Daft thing is, the labour wasn't actually that fast, it was just latent/irregular intense contractions for a few hours, then half an hour from seemingly 'getting going' to out. After DD1 we thought I was hours away from having her, until suddenly I was pushing!

A birth centre is lovely. There is one by me which I considered. The issues for me were childcare for DD1 and availability of the pool. I wanted to be able to get in for a rest if I needed to without someone telling me I wasn't dilated enough. In your own home and when it's your own pool no bugger was going to stop me (in fact, it was getting in for a 'rest' which seemed to kick start DD2 out).

magichamster Fri 12-Oct-12 10:49:14

Just thought I'd throw my story in too....

Ds2 arrived very quickly and was delivered by dh about 10 mins before the paramedics arrived. They called the midwife who came and delivered the placenta.

I too did not want to go to the local hospital, and was booked to another. However, I had to go to hospital anyway because of my blood pressure, so ended up in the local hospital because the paramedics wouldn't take me to the other one.

Good luck with whatever happens!

schroedingersdodo Fri 12-Oct-12 10:37:28

Youlllaugh, what a story! In the end there were quite a handful of people involved with the birth smile

Dinosaurs, I agree with youlllaugh that probably its the very fact that all facilities are available in a hospital that make staff a bit complacent. Lots of people told me home birth midwives are the best of all, with the worst ones being placed in labour wards (precisely because there are doctors and lots of back up staff there).

Anyway, I'm planning in going to a birth centre, which I believe is a middle ground...

YoullLaughAboutItOneDay Fri 12-Oct-12 10:02:38

You have medical staff for a homebirth Dinosaurs - two midwives. I know what you mean though. grin Interestingly, proximity to all those extra staff and surgical facilities, etc doesn't actually improve outcomes for babies (with a very slight difference for first timers) according to the recent birth place study. My personal theory is that it can make staff complacent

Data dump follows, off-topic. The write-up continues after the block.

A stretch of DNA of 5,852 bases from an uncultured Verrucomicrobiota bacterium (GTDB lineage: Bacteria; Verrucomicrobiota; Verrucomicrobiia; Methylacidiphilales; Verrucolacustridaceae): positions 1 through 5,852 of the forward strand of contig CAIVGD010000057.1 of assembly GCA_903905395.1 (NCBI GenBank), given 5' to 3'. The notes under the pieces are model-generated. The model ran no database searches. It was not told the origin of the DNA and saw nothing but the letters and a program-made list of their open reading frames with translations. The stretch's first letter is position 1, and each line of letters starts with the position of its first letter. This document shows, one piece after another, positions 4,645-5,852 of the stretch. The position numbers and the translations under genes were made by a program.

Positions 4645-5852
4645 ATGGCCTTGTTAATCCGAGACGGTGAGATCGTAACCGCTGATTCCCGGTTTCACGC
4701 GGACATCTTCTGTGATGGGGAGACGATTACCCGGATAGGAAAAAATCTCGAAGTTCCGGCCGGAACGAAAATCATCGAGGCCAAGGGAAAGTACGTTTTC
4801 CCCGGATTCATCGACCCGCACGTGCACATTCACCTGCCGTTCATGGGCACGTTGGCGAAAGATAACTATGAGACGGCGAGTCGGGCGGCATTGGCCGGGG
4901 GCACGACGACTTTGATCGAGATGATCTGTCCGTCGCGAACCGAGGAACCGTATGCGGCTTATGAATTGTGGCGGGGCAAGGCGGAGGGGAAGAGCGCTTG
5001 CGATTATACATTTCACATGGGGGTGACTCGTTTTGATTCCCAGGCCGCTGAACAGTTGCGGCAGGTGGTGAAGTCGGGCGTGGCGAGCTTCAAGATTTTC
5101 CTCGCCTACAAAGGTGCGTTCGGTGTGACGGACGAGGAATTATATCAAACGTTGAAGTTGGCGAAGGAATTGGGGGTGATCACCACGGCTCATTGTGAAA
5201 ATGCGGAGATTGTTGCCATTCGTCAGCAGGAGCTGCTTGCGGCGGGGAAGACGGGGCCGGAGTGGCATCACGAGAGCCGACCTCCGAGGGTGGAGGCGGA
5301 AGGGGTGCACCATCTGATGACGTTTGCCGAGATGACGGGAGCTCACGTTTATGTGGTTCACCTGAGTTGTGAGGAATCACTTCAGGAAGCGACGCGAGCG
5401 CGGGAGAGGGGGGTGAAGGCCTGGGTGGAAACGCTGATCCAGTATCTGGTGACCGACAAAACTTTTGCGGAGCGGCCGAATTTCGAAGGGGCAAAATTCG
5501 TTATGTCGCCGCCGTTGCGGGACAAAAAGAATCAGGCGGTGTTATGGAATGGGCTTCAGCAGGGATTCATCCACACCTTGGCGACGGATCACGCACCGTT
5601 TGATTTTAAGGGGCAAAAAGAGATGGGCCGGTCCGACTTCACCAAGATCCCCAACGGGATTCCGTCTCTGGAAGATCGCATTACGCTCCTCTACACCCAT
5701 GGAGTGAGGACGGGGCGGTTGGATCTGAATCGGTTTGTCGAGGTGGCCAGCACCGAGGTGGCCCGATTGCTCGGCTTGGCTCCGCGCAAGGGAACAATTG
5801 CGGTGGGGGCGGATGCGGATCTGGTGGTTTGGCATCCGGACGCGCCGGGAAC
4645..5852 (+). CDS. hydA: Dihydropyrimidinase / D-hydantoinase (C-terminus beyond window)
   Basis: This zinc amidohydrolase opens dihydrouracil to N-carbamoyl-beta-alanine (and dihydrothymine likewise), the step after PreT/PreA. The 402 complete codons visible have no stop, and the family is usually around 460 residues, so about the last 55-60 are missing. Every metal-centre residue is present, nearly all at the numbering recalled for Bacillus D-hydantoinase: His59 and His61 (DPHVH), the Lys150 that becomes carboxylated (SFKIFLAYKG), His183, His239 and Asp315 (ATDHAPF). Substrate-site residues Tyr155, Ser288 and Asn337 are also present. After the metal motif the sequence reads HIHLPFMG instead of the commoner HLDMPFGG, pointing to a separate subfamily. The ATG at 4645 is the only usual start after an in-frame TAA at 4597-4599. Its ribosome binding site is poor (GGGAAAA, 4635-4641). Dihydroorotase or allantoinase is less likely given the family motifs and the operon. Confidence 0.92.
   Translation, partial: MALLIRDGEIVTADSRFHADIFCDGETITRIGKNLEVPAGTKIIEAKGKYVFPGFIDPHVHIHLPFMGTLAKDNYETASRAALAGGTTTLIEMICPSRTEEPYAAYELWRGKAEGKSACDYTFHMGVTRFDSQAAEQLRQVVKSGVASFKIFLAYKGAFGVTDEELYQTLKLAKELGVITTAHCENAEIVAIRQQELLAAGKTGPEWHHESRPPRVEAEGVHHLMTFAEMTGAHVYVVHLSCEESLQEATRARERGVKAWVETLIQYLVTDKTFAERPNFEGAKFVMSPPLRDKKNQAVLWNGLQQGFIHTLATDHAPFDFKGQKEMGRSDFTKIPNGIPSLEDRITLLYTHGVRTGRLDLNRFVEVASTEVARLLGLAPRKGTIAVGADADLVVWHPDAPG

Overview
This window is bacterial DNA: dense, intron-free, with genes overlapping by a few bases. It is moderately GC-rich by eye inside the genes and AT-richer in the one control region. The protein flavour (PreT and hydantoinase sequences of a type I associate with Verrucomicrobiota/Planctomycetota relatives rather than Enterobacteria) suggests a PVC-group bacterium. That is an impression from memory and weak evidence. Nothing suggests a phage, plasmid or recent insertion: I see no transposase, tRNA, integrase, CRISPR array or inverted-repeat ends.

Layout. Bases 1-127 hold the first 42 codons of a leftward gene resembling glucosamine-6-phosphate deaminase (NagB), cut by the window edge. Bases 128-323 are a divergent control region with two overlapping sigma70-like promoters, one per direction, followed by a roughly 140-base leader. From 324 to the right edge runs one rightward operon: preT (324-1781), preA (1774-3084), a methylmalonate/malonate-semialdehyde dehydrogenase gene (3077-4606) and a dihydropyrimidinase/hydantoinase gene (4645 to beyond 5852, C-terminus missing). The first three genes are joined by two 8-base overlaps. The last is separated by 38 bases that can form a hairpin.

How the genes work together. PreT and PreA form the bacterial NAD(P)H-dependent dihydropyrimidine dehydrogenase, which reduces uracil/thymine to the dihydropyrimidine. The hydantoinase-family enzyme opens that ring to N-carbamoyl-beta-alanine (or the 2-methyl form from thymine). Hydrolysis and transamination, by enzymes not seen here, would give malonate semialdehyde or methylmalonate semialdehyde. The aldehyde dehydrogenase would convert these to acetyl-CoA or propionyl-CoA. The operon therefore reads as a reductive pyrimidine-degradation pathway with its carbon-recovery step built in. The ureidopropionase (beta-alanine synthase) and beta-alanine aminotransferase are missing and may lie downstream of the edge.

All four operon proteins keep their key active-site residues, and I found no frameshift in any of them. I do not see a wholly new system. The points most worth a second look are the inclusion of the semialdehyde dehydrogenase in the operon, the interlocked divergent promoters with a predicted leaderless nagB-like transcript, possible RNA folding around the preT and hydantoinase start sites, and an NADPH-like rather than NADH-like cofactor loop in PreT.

DinosaursOnASpaceship Fri 12-Oct-12 09:58:24

I would be very nervous to have a home birth I think - I like the security of having medical staff around. I'm not sure why really as I've had 3 easy births in the past.

YoullLaughAboutItOneDay Fri 12-Oct-12 09:09:15

I had a planned homebirth which turned into a BBA. I know you've had lots of responses, but I thought I'd add my story.

We had called the midwife and she was en-route, but suddenly things went very fast. So we called an ambulance instead. We got a fast response people carrier first. Then two ambulances (they send two in case they get two patients in poor condition who need to transfer). DD was out before anyone arrived, so one set of paramedics didn't even come into the house and headed off as soon as it was clear she was fine.

The first paramedic was a bit panicky and clearly uncomfortable. He was very stressed that I didn't want him to immediately cut the cord and kept saying that he 'didn't know what risks' it caused if you did that.

The ambulance crew were much better. They stayed even after the midwife arrived, the placenta was a bit stubborn and they helped with various things. I am fairly sure that it was them who had the gas and air.

I think that they would have been keen to transfer me for stitches if it had been an unplanned homebirth, but by then the midwife had arrived and she dealt with that. She was lovely and I am quite sad she didn't get to be at the birth itself. They definitely would have ambulance transferred me if I wasn't delivered/imminently delivered - I think their order of preference pretty much goes: transfer to hospital, BBA, born as we arrive!

schroedingersdodo Fri 12-Oct-12 08:50:57

Booblies, it sounds frustrating to have such a straightforward quick birth just to be held in hospital for over a day... But anyway, congratulations for the baby and for the amazing birth!

Dinosaurs, maybe a planned homebirth would be an option for you? Good luck!

DinosaursOnASpaceship Thu 11-Oct-12 23:01:03

I worry about going into labour at home. I am pregnant with ds4 and my three previous births have been 2-3 hours from start to finish. I don't have a partner, ds1&2s dad works over an hours drive away, as does ds3s dad. Adding on time it would take to get jold of them etc I'm looking at an hour and a half wait. Then it's 25 minutes to the hospital. This is of course depending on it being a day time, if it's an evening then chances are ds3s father (and father to ds4) will be out and drinking so not able to drive or look after ds3. My mum has her own small children so couldn't come in the middle of the night, I would have to get them there if it was an emergency.

I'm sure it will all work out in the end hmm

blooblies Thu 11-Oct-12 22:40:48